Bungonia is also the gateway to the Bungonia State Conservation Area famous for its beautiful views, bushwalks, rock climbing, abseiling and canyoning.
Bungonia is also the gateway to the Bungonia State Conservation Area famous for its beautiful views, bushwalks, rock climbing, abseiling and canyoning. The lookouts are easily accessable(including wheelchair access) and a range of walking tracks cater to all fitness levels. The Bungonia caves system were discovered in 1829 by William Shelley.The Bungonia Park stretches along Woodward and Bungonia Creeks within the village boundaries. The many tourists who visit the area use the picnic tables and BBQs and the site is a common meeting place for various groups.
The Bungonia district was settled by Europeans in the early 1820s, little more than 30 years after Governor Phillip landed at Port Jackson. The village plan, drawn up in September 1832, replaced the earlier plans for a settlement at Inverary and included provision for a recreation area, schools, churches, a courthouse and other public facilities associated with a major centre.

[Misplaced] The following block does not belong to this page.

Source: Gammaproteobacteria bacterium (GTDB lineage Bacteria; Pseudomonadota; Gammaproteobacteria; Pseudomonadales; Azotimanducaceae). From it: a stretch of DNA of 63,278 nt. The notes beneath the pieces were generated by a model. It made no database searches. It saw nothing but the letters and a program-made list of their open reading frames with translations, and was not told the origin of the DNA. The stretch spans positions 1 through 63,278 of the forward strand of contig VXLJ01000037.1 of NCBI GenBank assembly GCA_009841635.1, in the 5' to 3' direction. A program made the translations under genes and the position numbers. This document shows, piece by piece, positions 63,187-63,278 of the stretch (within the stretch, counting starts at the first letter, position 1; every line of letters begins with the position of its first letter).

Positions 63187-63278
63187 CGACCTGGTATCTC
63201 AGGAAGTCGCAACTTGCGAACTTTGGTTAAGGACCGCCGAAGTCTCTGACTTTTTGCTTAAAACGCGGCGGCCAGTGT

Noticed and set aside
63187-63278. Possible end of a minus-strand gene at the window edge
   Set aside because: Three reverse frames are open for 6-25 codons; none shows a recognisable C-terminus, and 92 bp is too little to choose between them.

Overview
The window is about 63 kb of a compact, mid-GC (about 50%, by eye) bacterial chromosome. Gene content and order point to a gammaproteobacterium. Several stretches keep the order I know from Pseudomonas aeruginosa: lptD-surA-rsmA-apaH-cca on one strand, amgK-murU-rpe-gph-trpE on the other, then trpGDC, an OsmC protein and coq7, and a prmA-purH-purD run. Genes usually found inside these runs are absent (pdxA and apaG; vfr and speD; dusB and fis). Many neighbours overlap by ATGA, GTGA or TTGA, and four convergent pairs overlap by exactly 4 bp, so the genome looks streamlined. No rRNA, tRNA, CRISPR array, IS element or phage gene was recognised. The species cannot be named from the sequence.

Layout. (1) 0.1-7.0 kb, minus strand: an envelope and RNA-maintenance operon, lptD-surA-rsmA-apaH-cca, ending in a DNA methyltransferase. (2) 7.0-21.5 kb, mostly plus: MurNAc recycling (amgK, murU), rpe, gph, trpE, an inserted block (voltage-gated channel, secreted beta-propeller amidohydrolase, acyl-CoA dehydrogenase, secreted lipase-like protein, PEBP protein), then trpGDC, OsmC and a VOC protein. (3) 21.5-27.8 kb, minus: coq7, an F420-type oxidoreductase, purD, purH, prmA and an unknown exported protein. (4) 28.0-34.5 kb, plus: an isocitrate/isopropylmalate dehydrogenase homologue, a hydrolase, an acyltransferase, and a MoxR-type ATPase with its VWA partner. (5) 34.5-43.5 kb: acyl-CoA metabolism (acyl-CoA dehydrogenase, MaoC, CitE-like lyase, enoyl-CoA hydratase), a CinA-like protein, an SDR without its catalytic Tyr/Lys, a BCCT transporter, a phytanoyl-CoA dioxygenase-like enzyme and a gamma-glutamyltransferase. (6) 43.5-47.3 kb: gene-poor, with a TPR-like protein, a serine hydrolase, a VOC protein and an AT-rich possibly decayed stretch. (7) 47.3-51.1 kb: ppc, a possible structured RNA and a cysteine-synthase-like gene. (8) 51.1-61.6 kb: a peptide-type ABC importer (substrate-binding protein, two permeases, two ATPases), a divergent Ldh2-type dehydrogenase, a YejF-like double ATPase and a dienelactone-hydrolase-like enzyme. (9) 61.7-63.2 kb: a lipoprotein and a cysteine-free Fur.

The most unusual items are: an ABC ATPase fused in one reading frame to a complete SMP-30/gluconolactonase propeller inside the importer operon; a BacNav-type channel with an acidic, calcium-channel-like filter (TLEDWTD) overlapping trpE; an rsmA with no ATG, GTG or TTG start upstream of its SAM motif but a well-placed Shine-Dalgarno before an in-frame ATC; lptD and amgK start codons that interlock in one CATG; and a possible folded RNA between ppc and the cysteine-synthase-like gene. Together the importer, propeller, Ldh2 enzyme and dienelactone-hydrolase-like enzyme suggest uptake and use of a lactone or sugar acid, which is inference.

Most of the inhabitants were convicts, ex convicts or ticket of leave men and women working on four or five big properties. As the area developed and other settlers came, the village progressed and various small businesses were established to service the district. Butchers, carriers, shopkeepers, sawyers, stonemasons are some of the listed occupations in the census and the Post Office Directories. The school, post office, shop, hotels and the two churches operated from a very early date.
The discovery of a “rich and extensive gold field” in the Shoalhaven River near the township of Bungonia was reported in the Sydney Morning Herald in July 1851. A sample of the gold sent to Goulburn to be tested was pronounced to be “first-rate pure gold”.